Include these in your language bundles to localize those values and the portlet titles, displayed throughtout the portal (including the "Add Content" menu), will be localized.

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(*4.3) Portlet Category/"Add Content" Menu

Suppose you create a new portlet category in which to group your portlets, and you configure the liferay-display.xml as such;

e.g.

 <display>
   <category name="my.new.category">
     <category name="my.new.sub-category">
       <portlet id="portlet_A" />
       <portlet id="portlet_B" />
     </category>
     <portlet id="portlet_C" />
     <portlet id="portlet_D" />
   </category>
 </display>

All you need to do to have the appropriate name appear in the "Add Content" menu of the portal is to add the keys to your localization files. For the above two categories, include the following in your language bundles:

my.new.category=This is My Category
my.new.sub-category=My Sub-Category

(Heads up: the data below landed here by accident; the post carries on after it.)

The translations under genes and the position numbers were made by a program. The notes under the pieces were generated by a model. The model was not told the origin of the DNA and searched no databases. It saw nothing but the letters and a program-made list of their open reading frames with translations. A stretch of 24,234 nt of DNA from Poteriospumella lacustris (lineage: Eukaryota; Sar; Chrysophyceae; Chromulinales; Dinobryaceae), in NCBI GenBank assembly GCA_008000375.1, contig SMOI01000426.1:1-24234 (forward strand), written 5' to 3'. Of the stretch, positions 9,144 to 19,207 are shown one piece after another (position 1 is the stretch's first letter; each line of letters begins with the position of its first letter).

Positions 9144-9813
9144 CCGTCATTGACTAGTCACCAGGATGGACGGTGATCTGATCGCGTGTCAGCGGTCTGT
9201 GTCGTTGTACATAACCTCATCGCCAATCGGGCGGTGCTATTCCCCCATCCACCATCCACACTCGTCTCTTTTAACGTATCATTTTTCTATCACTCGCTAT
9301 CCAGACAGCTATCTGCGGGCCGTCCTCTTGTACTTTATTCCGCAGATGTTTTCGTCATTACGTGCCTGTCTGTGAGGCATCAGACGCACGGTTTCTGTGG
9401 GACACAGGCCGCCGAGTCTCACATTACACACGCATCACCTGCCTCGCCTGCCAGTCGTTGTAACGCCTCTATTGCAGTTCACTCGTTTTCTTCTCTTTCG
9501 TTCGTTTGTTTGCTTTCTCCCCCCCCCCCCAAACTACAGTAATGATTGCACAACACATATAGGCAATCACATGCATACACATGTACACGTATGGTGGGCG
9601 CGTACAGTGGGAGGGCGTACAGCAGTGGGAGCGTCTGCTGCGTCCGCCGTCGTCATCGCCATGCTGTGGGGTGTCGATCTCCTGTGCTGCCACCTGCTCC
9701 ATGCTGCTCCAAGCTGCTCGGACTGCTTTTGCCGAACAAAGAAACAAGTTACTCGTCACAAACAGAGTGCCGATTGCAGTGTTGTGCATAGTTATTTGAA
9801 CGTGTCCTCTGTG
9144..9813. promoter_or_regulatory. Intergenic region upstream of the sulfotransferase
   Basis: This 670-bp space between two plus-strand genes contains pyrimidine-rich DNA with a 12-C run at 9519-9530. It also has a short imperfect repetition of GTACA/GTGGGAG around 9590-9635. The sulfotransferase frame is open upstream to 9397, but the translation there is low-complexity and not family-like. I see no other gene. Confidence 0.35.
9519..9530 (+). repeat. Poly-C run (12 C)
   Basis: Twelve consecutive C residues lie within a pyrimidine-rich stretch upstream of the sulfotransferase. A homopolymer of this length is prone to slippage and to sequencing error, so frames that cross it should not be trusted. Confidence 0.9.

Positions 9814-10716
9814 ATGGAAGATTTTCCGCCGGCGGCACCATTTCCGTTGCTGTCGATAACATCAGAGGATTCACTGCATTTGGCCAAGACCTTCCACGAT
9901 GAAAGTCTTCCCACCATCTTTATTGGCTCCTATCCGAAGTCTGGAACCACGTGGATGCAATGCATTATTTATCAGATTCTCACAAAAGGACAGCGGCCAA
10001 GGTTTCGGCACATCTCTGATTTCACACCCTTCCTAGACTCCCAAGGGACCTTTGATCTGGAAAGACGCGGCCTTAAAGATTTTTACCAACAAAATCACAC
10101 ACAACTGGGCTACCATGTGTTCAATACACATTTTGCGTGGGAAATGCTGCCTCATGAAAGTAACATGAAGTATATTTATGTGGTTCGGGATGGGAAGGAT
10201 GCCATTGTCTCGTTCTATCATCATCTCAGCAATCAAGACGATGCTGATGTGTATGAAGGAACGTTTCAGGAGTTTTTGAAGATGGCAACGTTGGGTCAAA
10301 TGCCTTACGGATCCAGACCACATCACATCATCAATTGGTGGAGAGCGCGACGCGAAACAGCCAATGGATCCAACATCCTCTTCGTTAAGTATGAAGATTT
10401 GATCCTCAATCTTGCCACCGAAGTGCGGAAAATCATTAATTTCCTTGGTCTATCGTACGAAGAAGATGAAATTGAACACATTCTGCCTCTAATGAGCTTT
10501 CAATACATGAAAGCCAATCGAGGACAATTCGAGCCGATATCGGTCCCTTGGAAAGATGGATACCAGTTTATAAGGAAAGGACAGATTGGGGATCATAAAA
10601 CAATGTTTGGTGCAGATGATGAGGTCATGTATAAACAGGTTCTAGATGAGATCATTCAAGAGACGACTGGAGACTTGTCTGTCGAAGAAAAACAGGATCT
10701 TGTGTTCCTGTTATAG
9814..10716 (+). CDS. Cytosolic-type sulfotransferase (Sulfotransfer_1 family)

That's it.

Note: If for example you have the four portlets above defined in your portlet.xml, and each one has it's own language bundle, the first bundle found to contain the keys will be used. So to be safe, just copy the category keys to each bundle.

[edit]

Struts

If using struts, in struts-config.xml, define the <message-resource>. If your files are in WEB-INF/classes/abc/123/Language.properties you would do this:

<message-resources parameter="abc.123.Language" />

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Note: One WAR with multiple portlets

Remember, if you have more than one portlet in your war, they won't be able to share the same resource bundle. What does this mean? It means you can't do this (as is done in the portal war):

javax.portlet.title.xxxx=TEST

You can only do:

javax.portlet.title=TEST

Use the method suggested above to separate your portlet resource bundles.